Presidential Vamps?

Okay, I just read a very interesting combination; picture this: Abraham Lincoln – Vampire Hunter. So you’re thinking really boring, right? WRONG!! I’m going to give the summary before I go on and on with praise. **WARNING: Cover may be gruesome to some readers. There is violence in this book. Recommended for mature readers only (13+ is a reasonable age).

Indiana, 1818. In a one-room cabin, nine-year-old Abraham Lincoln kneels at his mother’s bedside. “‘My baby boy…'” she whispers before dying. Only later will the grieving Abe learn that his mother’s fatal affliction was actually the work of a vampire. Gifted with his legendary height, strength, and skill with an ax, young Lincoln sets out on a path of vengeance that will lead him all the way to the White House.
While Abraham Lincoln is widely lauded for saving the Union and freeing millions of slaves, his valiant fight against the forces of the undead has remained in the shadows for almost 200 years – until Seth Grahame-Smith stumbled upon
The Secret Journal of Abraham Lincoln. Now, using the journal as a guide, Seth reconstructs the true life story of America’s greatest president. For the first time ever, he reveals the hidden history behind the Civil War – and uncovers the role vampires played in the birth, growth, and near-death of the nation.

Ever wonder why Americans are so obsessed with Twilight? Maybe there’s a method to the madness! According to S. Grahame-Smith and Honest Abe (who apparently wasn’t so honest) vampires have existed for a long, long time. I loved the way this book was written, from the historically accurate researched facts to the gruesome, yet entertaining, tale of vampires. Even though I was enjoying the writing and the story, I was also learning. There was a lot of historical facts twisted very neatly so that I actually started to believe that this was the REAL story of the mid-1800’s.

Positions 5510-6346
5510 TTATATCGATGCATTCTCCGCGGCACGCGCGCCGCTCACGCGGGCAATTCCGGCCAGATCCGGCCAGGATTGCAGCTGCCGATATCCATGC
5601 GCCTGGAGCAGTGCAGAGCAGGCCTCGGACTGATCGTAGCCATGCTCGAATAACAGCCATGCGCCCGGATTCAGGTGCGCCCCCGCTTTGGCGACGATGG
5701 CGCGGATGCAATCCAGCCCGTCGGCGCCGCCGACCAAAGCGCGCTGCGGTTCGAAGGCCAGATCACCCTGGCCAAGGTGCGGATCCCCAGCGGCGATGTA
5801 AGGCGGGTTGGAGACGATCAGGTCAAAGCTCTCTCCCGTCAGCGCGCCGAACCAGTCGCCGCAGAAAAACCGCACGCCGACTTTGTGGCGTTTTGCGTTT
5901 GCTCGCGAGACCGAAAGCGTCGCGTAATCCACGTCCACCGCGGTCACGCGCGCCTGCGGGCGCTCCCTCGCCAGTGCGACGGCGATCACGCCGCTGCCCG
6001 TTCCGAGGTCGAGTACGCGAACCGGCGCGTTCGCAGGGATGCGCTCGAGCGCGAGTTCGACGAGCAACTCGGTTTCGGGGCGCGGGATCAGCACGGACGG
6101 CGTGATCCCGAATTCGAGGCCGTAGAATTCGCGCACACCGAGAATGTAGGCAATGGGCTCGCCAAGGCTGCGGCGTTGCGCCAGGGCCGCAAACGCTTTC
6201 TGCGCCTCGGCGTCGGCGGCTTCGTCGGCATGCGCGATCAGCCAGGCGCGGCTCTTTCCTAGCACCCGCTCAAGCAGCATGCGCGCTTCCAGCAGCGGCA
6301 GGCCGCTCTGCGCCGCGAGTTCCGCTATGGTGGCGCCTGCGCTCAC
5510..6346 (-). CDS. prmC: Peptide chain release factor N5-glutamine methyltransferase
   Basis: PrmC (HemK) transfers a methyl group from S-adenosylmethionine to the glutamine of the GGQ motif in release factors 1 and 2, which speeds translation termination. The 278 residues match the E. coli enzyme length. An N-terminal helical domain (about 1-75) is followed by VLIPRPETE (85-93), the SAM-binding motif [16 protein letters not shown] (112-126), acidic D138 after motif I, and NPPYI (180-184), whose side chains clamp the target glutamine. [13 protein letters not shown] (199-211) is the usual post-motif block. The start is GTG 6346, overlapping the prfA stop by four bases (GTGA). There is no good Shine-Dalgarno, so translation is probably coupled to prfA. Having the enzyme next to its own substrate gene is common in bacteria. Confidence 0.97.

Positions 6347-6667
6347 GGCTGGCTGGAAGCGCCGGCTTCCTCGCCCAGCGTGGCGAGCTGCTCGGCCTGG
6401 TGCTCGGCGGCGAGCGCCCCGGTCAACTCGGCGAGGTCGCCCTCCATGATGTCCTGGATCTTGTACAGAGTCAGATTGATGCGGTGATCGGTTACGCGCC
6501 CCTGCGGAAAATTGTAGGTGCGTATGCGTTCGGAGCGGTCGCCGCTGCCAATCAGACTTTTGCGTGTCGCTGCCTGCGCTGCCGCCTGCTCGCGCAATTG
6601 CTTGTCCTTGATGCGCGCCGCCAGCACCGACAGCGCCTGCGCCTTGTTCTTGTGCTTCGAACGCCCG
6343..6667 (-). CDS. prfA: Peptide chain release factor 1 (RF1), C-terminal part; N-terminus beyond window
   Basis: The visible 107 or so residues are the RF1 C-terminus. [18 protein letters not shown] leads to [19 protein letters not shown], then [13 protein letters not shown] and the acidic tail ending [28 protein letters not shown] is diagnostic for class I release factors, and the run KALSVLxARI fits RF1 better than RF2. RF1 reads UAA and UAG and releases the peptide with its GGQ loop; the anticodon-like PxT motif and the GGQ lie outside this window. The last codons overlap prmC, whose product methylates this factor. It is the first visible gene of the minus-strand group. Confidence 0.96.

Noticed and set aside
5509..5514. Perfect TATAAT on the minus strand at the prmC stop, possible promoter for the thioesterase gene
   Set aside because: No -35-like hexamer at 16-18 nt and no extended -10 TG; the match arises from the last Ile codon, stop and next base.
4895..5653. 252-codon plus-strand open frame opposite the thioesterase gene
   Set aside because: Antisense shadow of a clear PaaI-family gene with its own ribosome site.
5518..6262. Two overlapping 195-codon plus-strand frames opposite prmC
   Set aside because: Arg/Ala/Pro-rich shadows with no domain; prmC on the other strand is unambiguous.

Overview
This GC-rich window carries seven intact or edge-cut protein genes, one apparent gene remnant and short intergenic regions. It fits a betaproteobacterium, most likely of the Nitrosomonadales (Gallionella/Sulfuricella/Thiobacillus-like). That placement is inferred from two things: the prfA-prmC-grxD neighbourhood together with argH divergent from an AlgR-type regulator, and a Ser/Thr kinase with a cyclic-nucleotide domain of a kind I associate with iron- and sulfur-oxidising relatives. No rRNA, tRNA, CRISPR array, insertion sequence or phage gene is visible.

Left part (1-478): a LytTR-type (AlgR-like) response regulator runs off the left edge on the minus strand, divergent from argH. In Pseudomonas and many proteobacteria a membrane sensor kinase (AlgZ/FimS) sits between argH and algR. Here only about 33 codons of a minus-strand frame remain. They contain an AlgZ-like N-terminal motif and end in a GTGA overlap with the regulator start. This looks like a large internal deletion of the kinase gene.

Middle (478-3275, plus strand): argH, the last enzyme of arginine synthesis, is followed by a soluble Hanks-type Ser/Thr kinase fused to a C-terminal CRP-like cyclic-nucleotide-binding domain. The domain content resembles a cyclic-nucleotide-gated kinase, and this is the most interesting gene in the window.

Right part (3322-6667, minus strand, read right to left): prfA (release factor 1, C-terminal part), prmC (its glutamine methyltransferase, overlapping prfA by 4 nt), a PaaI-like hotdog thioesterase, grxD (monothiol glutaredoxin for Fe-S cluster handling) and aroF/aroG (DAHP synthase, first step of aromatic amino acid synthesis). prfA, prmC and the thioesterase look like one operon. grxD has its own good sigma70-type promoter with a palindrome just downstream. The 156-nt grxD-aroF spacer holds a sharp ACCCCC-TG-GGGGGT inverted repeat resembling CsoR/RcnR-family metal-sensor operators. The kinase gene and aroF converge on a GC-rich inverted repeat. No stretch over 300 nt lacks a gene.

My favorite character, despite his shortcomings, would have to be Henry. He has learned to deal with existing in America in a way that Abe could learn to accept and even befriend Henry for it. Even though Henry has gotten a little too used to his routine, and thought less about life and emotions behind human reasoning, which ended up back-firing on Abe, he still felt, still thought about his pain and Abe’s pain every single day. He always gave a choice to Abe, provided him with opportunities and resources and never forced anything onto the future president.

I wish that Lincoln hadn’t been assassinated – true, life would be different today, but then so would the story be too! There would have been more of Lincoln’s life, of his association and friendship with vampires, and of his presidential successes – for I have no doubt that he would have been more successful than Andrew Johnson, the VP). Anyway, that’s my review for today – up next will be The Kite Runner, as soon as I finish it.

Undeadly,
~Yours Truly

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